FORT MONROE, Va. - Norfolk District has some unfinished business with historic Fort Monroe.
The fort, erected in 1834 at Old Point Comfort in Hampton, Va., will be transferred to the Commonwealth of Virginia on Sept. 15, under the 2005 Base Realignment and Closure legislation. Before then, Norfolk District, U.S. Army Corps of Engineers has work to complete that will benefit the Chesapeake Bay watershed.
Norfolk District is partnering with the Commonwealth's Fort Monroe Authority to design and construct back flow preventers or flap gates for approximately 30 storm drain outfalls located throughout the property. Installation of these tidal check valves will prevent tidal intrusion onto the property and reduce pollutants and nutrients from entering the Chesapeake Bay.
The Water Resources Development Act lays the groundwork for the project and partnership.
"Protection is a big priority at Fort Monroe," said Bill Armbruster, executive director of the FMA. "Parts of Fort Monroe were substantially damaged by floodwaters from Hurricane Isabel in 2003. The Army Corps of Engineers built a new seawall at the post. The completion of this project has a high value to the future success of Fort Monroe at Old Point Comfort."
Fort Monroe is surrounded almost entirely by tidally-influenced waters of the Chesapeake Bay to the east, Hampton Roads harbor to the south, and Mill Creek to the west. Due to its low elevation, the fort is highly susceptible to flooding.
After Hurricane Isabel unfurled its fury on the fort in 2003, Norfolk District proposed the Fort Monroe Flood Proofing project in 2005, as part of a larger flood study of the fort.
Jennifer Armstrong, project manager and biologist at Norfolk District, is leading the flood proofing project. Armstrong recently returned to Norfolk District after serving more than two years with the New Orleans Hurricane Protection Office, where she managed the completion of several key post-Katrina flood protection projects.
"The study found that flooding events on Fort Monroe bring about two significant problems for the Chesapeake Bay," Armstrong said. "First, flood waters infiltrate the sanitary sewer system causing untreated sewage to be discharged into the Chesapeake Bay. The untreated materials contain large quantities of nutrients (phosphorus and nitrogen), suspended solids and fecal bacteria. Second, storm events result in the flooding of basements located on the fort, which can cause a myriad of problems. In the past, this water has been pumped directly into the Chesapeake Bay without treatment. This flood-proofing phase of the project will provide additional defense towards reducing flooding on the fort for up to a 40- to 50-year storm level."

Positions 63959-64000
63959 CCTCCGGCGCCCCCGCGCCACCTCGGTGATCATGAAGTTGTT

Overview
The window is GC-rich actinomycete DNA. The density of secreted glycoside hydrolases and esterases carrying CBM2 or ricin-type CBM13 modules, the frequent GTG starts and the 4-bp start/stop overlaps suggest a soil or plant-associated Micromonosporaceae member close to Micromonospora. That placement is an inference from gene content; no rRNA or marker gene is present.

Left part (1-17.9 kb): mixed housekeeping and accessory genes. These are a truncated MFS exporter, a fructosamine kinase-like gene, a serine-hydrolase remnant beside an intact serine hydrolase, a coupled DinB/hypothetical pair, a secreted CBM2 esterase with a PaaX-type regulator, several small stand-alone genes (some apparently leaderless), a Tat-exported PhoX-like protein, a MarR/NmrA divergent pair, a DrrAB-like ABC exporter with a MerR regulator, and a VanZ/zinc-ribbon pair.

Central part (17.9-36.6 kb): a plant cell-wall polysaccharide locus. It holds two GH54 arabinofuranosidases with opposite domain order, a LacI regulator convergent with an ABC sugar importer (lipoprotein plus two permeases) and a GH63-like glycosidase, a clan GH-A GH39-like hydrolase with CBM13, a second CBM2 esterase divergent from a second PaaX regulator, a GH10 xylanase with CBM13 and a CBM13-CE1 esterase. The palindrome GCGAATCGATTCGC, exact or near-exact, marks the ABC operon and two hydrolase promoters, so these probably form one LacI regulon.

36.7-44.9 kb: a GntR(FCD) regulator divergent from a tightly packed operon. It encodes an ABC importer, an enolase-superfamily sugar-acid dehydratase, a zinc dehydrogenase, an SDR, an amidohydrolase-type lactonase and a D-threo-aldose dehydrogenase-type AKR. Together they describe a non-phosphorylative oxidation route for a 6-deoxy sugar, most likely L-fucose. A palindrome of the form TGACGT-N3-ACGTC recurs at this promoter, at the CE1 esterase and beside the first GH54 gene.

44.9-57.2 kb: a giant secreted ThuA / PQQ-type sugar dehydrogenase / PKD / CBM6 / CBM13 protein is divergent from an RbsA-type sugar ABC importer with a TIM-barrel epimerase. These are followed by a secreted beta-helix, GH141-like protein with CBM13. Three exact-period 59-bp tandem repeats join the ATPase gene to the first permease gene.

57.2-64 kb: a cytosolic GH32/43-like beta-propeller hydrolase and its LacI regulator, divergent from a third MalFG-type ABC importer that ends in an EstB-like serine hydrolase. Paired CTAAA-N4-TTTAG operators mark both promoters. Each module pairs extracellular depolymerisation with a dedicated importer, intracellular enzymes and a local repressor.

This project alone will not eliminate the threat of flooding caused by tidal surge and tropical storms, Armbruster said, but the Corps also identified additional seawall and breakwater protection projects in their 2005 study which have yet to be implemented.
A $20 million Fort Monroe Seawall Repair and Improvement Project had already begun in the winter of 2003, but it was suspended by the U.S. Army in July 2005, after Fort Monroe appeared on the BRAC list for closure. Secretary of Defense Donald Rumsfeld reauthorized the project in November 2006, and the Norfolk District resumed construction of the seawall repair in March 2007.
Now completed, the new 9.5 foot seawall stands in front of the existing structure, which averaged 7.5 feet in elevation. The seawall project repaired deficiencies and improved flood protection for Fort Monroe from a 5-year level - a storm that has a 20 percent chance of occurring in any given year - to an approximate 25-year level, a storm with a four percent annual occurrence rate. The project included breakwaters and beach replenishment along the lower parts of the shoreline facing the Chesapeake Bay.
Over the years, Norfolk District has partnered with agencies like the Fort Monroe Authority to seek solutions and implement programs for restoring the health of the nation's largest estuary - the Chesapeake Bay.
Stretching across more than 64,000 square miles, the Chesapeake Bay watershed encompasses parts of six states along the U.S. East Coast. With its many tributaries, the Chesapeake Bay watershed endures an array of assaults from the air, water and land. Chemical contaminants, air pollution, landscape changes, erosion and over-harvesting of fish and shellfish also stress the Bay and its wildlife. The watershed's worst problem is nutrient pollution, which fuels the growth of algae blooms that degrade water quality and negatively impact aquatic life.
The Norfolk District has used the Section 510 Program of the Water Resources Development Act to enhance the living resources of the Chesapeake Bay through the reduction of sediment and dissolved nutrients and improvement of wastewater treatment facilities.